Statement on United States Relations With the Northern Mariana Islands, Micronesia, and the Marshall Islands

 

November 3, 1986

 

Today I am pleased to announce the beginning of new relationships between the United States and the island groups that have emerged from the Pacific Islands Trust Territory. One of these, the Northern Mariana Islands, is now a United States Commonwealth, and its people are now United States citizens. The other two, the Republic of the Marshall Islands and the Federated States of Micronesia, are sovereign, self-governing nations in free association with the United States. The fourth and remaining island group, Palau, has not yet finally approved its compact of free association. Until Palau's future political status is resolved, the United States will continue to discharge its responsibilities there as administering authority under the trusteeship agreement.

 

The United States liberated these islands during our westward drive across the Pacific toward the end of World War II and has administered them as a United Nations strategic trusteeship since 1947. In these last four decades, we have worked with the islanders to improve health, education, and social service facilities throughout the more than two thousand islands comprising the trust territory. Our most valuable contribution to the islands, a legacy in which we can take pride, are the democratic, representative governments created and now enjoyed by the peoples of the trust territory.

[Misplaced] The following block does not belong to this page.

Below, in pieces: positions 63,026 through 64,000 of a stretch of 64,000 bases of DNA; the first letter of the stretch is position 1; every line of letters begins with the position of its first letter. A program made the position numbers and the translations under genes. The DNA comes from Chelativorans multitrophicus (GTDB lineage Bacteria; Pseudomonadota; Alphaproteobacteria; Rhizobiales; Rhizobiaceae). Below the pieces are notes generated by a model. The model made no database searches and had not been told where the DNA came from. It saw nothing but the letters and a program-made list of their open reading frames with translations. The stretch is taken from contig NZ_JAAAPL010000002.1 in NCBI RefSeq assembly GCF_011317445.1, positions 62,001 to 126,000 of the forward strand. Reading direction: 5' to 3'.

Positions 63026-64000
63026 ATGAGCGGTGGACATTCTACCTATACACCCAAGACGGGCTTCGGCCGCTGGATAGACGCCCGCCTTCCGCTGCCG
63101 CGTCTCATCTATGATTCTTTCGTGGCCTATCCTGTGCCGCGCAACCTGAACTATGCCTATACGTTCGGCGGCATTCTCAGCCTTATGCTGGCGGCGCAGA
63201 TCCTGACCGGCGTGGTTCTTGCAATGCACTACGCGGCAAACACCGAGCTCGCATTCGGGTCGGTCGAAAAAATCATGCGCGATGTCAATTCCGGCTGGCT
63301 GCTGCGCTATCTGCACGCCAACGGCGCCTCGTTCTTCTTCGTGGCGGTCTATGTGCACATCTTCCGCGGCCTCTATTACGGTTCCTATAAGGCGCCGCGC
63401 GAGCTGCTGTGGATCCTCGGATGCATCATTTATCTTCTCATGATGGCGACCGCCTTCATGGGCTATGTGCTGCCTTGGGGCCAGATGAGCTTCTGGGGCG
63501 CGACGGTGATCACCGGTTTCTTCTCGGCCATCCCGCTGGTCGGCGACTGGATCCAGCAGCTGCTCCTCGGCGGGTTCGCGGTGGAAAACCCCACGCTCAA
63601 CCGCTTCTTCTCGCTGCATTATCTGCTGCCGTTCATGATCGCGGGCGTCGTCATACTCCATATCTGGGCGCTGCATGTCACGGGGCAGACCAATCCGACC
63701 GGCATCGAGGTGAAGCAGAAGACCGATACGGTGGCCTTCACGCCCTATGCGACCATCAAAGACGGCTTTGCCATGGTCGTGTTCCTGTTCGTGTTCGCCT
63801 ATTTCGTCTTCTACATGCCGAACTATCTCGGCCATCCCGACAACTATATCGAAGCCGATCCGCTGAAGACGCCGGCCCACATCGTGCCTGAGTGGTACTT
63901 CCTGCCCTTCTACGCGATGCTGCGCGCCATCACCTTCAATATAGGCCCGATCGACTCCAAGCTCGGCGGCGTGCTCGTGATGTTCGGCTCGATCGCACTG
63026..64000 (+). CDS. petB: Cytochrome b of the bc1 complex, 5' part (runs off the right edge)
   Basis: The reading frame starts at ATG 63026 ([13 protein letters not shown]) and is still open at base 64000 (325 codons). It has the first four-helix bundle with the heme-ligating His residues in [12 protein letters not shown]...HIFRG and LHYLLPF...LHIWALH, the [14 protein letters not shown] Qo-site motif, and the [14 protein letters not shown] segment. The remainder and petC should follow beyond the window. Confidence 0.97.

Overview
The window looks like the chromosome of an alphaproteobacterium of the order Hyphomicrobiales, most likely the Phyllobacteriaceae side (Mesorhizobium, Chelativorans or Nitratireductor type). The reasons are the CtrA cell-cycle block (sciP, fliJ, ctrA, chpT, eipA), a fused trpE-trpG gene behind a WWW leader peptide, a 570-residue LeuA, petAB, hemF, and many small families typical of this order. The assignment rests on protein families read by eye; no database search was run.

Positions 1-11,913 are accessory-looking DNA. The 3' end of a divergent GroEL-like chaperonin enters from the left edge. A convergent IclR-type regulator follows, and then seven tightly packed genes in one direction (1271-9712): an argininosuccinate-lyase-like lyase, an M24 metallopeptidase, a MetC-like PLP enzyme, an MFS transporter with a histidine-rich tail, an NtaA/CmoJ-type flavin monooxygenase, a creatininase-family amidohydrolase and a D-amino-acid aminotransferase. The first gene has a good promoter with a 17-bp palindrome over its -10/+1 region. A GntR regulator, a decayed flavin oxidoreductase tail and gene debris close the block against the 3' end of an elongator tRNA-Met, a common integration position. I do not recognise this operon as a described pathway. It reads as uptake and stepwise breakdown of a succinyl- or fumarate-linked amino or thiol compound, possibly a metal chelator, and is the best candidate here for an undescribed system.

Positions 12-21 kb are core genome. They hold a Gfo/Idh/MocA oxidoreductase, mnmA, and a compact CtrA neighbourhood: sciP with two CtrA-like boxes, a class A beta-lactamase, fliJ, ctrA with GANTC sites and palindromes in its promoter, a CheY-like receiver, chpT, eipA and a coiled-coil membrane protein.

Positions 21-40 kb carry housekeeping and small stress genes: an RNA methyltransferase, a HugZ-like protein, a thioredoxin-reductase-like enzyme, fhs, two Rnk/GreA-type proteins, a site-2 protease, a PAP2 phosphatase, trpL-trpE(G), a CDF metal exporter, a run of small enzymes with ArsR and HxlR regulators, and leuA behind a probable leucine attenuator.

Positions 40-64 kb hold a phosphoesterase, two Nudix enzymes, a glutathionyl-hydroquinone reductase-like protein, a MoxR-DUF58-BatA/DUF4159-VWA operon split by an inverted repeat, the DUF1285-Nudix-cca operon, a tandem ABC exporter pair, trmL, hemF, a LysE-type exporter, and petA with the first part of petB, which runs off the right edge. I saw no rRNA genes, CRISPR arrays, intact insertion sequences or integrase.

The United States is happy to commence these new relationships with the Northern Mariana Islands, the Marshall Islands, and the Federated States of Micronesia. We deeply appreciate those who have worked so long and hard, in the negotiations and in the Congress, to fashion and enact the commonwealth covenant and the compacts of free association. We especially want to welcome the people of the Northern Mariana Islands into the American family as fellow citizens. We are honored by the choices of the peoples and leaders of the two new freely associated States to associate with us in close and long-lasting relationships, which reflect the good will and affection between our peoples. For these peoples, the long years of trusteeship are over and the dignity and opportunity for self-government are here. We in the United States pledge our friendship and support as the Northern Mariana Islands, the Marshall Islands, and the Federated States of Micronesia now walk the paths they themselves have chosen.